In 2012, the FDA banned the use of BPA in baby products, although that decision was largely due to public concern. However, the primary route of exposure to the effects of BPA are before babies are born. Since BPA is present in products used by pregnant mothers, it can lead to the development of health problems in babies including cancer later on in life.
The original statistical analysis for Rosenfeld’s portion of the project was done by Mark Ellersieck of MU, who has 30 years of experience, and a statistician with the FDA. When the analyses disagreed with each other, a neutral third-party was brought in to review the approaches used by Ellersieck and corroborated they were appropriate for the study design.
Now, Jiude Mao, a research scientist from the Division of Animal Sciences in Rosenfeld’s lab at Bond LSC, is working with Rosenfeld to reanalyze the results of the original study.
“I downloaded the raw data package online,” Mao said. “If you look at the effects of BPA on individual organs versus combining them and looking at its effects on multiple organs, the picture is very different.”
By using special informatics approaches, Mao found that the lowest dose of BPA tested simultaneously led to multiple effects on various target organs in females including the ovaries, uterus, mammary glands, heart, and fat tissue. In males, the prostate gland, along with the heart and adipose tissue showed inter-related changes due to BPA exposure.
Mao and Rosenfeld have also linked multi-organ effects of BPA at two other doses, with all doses tested currently considered safe by the FDA. They examined these inter-relationships at three age ranges: 21 days of age, 90-120 days of age, and 180 days of age. To the investigators’ knowledge this is the first type of toxicological study that has linked such data obtained in multiple investigators’ laboratories and shown such complex relationships.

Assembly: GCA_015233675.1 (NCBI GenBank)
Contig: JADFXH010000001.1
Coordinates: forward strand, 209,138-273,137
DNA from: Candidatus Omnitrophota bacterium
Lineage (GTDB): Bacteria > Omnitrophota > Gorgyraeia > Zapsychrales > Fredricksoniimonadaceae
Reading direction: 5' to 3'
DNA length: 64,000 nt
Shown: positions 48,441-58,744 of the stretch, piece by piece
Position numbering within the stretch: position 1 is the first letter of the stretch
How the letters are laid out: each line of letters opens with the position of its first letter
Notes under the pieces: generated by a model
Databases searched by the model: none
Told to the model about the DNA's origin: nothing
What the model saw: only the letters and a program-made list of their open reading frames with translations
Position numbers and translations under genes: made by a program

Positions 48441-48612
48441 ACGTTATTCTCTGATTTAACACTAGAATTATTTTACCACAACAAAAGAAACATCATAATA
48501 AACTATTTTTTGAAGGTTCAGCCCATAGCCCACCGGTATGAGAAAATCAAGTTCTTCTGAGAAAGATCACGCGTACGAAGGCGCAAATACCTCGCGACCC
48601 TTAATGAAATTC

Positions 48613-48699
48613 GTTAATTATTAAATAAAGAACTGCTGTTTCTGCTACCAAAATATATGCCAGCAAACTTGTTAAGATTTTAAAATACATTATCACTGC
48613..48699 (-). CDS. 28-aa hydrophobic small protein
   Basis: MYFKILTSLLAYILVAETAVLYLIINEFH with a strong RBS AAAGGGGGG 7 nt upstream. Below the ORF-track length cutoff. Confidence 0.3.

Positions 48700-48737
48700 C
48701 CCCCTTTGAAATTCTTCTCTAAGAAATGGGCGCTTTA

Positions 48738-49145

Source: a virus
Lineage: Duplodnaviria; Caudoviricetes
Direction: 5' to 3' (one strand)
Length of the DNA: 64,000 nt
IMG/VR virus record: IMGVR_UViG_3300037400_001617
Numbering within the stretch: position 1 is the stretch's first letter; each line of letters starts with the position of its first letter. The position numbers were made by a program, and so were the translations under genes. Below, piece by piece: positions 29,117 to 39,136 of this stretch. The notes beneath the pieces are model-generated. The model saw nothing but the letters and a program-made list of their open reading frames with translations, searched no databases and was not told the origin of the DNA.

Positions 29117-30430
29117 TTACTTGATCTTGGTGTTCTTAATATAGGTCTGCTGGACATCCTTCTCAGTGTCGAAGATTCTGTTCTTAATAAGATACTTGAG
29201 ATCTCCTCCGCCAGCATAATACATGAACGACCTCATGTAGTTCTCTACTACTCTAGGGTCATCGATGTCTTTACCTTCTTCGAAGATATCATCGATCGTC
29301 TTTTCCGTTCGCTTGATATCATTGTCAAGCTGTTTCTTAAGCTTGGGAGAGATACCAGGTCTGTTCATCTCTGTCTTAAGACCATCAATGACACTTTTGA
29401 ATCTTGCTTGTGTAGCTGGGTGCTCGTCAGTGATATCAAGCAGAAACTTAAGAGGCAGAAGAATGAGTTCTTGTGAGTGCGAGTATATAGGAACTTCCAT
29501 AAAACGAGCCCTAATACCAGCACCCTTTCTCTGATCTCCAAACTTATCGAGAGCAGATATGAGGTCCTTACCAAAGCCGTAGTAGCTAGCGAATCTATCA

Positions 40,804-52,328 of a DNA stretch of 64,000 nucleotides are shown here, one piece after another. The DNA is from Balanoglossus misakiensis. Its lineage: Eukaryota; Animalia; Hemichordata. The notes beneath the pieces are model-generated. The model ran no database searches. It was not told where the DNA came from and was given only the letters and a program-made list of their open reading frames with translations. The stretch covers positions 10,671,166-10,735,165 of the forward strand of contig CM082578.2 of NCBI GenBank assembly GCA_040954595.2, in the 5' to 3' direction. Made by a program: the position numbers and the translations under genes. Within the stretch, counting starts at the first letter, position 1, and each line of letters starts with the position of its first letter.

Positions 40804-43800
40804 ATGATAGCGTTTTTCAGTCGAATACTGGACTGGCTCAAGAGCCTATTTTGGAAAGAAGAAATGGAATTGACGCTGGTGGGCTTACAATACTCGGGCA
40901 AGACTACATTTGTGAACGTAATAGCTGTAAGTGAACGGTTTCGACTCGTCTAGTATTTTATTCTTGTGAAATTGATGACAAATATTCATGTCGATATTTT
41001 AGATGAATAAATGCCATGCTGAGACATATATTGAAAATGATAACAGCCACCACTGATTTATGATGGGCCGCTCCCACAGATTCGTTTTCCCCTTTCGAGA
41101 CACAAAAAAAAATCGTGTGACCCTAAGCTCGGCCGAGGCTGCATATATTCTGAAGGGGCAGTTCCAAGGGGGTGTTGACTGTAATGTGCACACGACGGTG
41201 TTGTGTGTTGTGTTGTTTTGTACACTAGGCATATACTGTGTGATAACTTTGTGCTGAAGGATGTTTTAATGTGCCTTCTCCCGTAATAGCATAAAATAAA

The data from these three doses of BPA and three age ranges clearly indicate that BPA affects on a single organ can radiate out to affect many other organs throughout the body. By tugging on one organ, BPA can damage intricate webs that connects organs to each other. Such inter-relationships between individual CLARITY-BPA investigator data have not been considered by the FDA.
While a consensus hasn’t been met between the two parties, a potential solution for the data analysis discrepancy could be looking to machine learning or ‘deep learning’ to avoid human error or bias. This would include inputting both data sets into a program that can assess what the similarities and differences are and why the two groups are achieving different conclusions. This approach would ensure more confidence in the accuracy of the results instead of choosing a side to believe based on human calculations.
For the researchers, reevaluating the data means providing the full scope of the effects of BPA on multiple parts of the body. It also means giving consumers the correct information so that they can make well-informed decisions about their health.
“I am concerned that government agencies are not providing the public the fully story as to how BPA exposure might affect various organs, especially in infants exposed to this chemical during pre- and post-natal development when they do not have the full capacity to metabolize BPA and their organs are developing at this time,” Rosenfeld said.
Rosenfeld was joined by Jerrold Heindel, Scott Belcher, Jodi Flaws, Gail Prins, Shuk-Mei Ho, Juide Mao, Heather Patisaul, Ana Soto, Fred vom Saal and Thomas Zoeller from the Healthy Environmental and Endocrine Disruptor Strategies Commonweal, North Carolina State University, University of Illinois at Urbana-Champaign, University of Illinois at Chicago, University of Cincinnati College of Medicine, University of Missouri and University of Massachusetts at Amherst in this data reevaluation. Read more of their secondary results at the Journal of Reproductive Toxicology and see the original FDA CLARITY-BPA publication at FDA.gov.